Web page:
The Instant Yeast comes in tiny sticks with 4-6% moisture and you can use it straight away, it doesn't need any special treatment. It’s usually recommended to sprinkle it on top of the flour, because it will start its activity once the water is added. Basically the commercial name “instant” yeast refers to the fact that you can use it immediately and skip the activation part. In fact, this kind of yeast is also sold with different commercial names that refer to the speed, like “fast action”, “fast rise” or something similar.



As I said, both active and instant yeast are made by dehydrating fresh yeast.


This means that these three kinds of yeast contain the very same biological entity.

And it also means that they work in the same way.


Finally, this means that there’s no reason why I should prefer one kind of yeast over the other to make my dough.


Also, the suggestions on how to use the two kinds of dry yeast are just suggestions. In fact, when I make dough, I always dissolve the yeast into the water, no matter the type of yeast I’m using. My results are consistent enough and, if you have been following me on Instagram or Facebook, you know they look like this:



If you want to know HOW I get these results, the best way to start is my YouTube channel, where I shared a free crash course. If you’re ready to step to the next level, then you should consider my complete video-course on Udemy. The same course is also on Skillshare, where you can watch it for free if you take advantage of their free trial.


Finally, a few words on how to substitute any kind of yeast with one of the other two I mentioned in this post.


You can use active and instant in the same amount: if your recipe calls for 1 gram of active yeast but you only have instant…nevermind, use it without changing the amount.


Now, if you’ve read carefully you might object to this, as there might be a small difference in the moisture content between active (6-8%) and instant yeast (4-6%). This means that instant yeast might contain slightly more yeast’s cells. Actually, Peter Reinhart says that active yeast contains 25% more dead yeast's cells compared to instant yeast. I never found any scientific evidence to back up this statement - not that I've spent hours searching, though 😅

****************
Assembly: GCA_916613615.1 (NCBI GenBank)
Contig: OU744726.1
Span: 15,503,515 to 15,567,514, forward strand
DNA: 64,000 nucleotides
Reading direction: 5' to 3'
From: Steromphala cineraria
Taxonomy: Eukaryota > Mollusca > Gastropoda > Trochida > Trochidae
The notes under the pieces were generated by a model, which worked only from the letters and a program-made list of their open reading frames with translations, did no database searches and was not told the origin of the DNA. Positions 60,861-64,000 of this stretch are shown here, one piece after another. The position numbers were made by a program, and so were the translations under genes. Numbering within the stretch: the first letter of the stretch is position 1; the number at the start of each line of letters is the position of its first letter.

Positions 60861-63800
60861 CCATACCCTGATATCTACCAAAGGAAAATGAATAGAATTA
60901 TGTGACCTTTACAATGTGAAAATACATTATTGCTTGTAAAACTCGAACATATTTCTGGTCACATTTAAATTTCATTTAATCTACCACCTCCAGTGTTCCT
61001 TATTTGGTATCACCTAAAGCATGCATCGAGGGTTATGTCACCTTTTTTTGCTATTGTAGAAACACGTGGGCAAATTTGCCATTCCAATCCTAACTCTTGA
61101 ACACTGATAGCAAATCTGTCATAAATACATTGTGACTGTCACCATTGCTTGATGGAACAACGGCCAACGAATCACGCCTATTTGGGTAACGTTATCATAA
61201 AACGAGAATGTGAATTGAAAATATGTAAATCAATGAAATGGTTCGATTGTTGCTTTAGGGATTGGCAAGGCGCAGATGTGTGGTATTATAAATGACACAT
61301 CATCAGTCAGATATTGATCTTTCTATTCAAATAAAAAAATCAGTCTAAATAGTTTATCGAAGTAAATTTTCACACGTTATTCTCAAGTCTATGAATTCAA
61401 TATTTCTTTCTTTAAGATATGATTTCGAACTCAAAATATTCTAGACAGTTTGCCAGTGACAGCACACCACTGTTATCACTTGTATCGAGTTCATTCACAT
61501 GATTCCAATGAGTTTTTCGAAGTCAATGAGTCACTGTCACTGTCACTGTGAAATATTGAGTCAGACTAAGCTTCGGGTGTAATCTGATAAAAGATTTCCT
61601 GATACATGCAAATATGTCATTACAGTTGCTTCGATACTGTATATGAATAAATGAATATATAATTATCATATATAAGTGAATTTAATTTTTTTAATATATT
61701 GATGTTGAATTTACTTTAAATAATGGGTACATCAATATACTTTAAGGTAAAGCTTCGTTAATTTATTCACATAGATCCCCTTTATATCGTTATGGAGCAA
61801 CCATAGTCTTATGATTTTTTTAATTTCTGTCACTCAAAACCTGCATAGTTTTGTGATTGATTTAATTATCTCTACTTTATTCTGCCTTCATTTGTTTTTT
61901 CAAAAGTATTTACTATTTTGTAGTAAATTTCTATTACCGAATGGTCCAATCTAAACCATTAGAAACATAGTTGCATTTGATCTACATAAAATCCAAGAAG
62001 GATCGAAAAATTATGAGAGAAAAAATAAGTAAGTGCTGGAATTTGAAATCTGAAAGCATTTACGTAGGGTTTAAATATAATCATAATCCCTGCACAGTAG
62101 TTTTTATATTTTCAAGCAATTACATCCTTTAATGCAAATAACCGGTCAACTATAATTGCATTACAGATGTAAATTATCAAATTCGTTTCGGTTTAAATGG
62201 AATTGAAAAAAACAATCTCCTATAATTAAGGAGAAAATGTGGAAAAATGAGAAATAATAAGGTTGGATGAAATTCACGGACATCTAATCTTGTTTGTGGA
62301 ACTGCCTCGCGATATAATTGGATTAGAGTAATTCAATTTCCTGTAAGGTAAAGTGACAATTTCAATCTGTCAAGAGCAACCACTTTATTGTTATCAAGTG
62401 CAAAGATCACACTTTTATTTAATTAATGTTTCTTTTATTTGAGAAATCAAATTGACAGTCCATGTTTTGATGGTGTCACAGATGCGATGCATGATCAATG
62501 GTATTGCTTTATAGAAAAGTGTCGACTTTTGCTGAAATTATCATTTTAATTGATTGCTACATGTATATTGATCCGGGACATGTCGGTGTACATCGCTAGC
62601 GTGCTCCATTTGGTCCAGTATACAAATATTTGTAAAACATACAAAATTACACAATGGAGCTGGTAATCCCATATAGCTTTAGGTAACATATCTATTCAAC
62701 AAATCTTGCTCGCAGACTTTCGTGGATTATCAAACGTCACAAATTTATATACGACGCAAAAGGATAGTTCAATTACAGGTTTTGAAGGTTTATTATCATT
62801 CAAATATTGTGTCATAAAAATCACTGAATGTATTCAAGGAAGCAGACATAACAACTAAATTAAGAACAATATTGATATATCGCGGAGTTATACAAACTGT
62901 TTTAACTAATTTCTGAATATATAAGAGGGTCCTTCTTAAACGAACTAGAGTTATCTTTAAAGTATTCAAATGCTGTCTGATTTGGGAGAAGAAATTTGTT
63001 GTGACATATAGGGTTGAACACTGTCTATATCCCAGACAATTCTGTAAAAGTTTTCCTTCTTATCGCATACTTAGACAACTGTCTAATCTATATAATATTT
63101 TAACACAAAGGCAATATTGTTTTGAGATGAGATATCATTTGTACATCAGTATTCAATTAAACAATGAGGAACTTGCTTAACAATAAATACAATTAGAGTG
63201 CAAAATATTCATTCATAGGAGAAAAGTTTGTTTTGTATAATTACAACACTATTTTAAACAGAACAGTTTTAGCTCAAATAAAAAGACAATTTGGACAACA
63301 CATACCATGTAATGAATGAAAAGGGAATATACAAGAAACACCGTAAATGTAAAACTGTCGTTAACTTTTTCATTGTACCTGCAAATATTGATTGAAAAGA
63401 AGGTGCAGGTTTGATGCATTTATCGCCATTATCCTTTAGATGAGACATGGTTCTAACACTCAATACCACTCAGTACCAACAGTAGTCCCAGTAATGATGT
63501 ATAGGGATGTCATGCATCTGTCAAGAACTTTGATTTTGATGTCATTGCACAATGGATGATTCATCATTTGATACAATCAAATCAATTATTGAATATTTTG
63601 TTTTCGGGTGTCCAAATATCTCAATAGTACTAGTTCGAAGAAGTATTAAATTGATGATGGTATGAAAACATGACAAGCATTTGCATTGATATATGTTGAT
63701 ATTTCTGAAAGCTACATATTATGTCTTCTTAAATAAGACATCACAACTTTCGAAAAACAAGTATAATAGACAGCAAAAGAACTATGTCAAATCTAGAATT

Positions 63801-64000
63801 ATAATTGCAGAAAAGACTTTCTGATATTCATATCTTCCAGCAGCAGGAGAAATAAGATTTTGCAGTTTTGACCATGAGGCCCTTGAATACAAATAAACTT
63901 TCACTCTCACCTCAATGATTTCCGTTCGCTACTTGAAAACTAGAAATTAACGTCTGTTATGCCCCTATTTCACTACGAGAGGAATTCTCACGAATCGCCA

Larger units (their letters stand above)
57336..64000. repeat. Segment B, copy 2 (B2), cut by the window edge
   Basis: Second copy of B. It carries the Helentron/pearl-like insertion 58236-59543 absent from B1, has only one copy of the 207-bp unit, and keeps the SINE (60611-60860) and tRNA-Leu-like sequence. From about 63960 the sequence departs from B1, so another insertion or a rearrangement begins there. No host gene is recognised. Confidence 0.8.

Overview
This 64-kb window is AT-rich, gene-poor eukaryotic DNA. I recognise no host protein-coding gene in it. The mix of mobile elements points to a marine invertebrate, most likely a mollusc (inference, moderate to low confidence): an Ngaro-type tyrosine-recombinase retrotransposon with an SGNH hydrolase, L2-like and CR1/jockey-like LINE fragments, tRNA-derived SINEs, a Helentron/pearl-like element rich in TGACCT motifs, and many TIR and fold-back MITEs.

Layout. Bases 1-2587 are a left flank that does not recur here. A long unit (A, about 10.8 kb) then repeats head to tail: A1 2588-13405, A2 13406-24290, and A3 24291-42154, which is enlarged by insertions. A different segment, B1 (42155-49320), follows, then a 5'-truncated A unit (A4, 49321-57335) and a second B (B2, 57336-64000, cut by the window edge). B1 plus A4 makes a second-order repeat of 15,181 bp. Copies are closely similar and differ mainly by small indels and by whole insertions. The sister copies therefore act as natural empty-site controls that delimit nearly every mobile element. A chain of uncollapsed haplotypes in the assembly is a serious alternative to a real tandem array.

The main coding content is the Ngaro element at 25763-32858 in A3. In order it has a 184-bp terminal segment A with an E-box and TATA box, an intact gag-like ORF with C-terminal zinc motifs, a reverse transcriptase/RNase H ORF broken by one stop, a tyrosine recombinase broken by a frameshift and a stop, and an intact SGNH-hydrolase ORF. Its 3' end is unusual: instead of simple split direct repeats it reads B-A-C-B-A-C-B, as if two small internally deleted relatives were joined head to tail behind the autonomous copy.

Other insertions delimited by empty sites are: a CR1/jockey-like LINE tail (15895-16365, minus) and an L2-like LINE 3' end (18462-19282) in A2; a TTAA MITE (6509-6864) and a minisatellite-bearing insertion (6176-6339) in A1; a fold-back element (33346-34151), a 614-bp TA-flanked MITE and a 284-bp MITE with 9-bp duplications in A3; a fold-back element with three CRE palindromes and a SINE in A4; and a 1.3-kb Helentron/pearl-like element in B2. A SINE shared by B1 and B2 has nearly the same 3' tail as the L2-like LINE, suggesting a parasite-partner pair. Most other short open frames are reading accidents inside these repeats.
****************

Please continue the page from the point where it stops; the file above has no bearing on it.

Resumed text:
In the end, the difference would be 4% at most, which is negligible if we consider the tiny amounts we use when baking at home. I mean, you might as well buy a precision scale to measure cents of grams if you think that the difference would be relevant.


I don’t.


I substitute active and instant yeast 1:1 plain and simple.


Finally, if you manage to find fresh yeast, the conversion rate is 1:3. If your recipe calls for 1 gram of dry yeast, then use 3 grams of fresh yeast. Once again, the ratio comes from the moisture content: dry yeast has 6% on average, consequently the dry part is 94%. Fresh yeast has 70% so the dry part is 30%. The actual ratio is 1:3.31914. Once again, you can safely round the number.


I hope you liked this article, feel free to leave a comment to discuss or ask questions. If you found some value and you feel like supporting me, keep scrolling down and you will see several ways to pat my back!

See you next time 🍕



 

Here's how you can support me!


🛒You can buy my signature t-shirts

🍕 You can get my fabioulous book on Amazon

📺 You can study my fabioulous video course on Udemy...

🎥 ...or on Skillshare, maybe with free trial

🍻 You can simply buy me a beer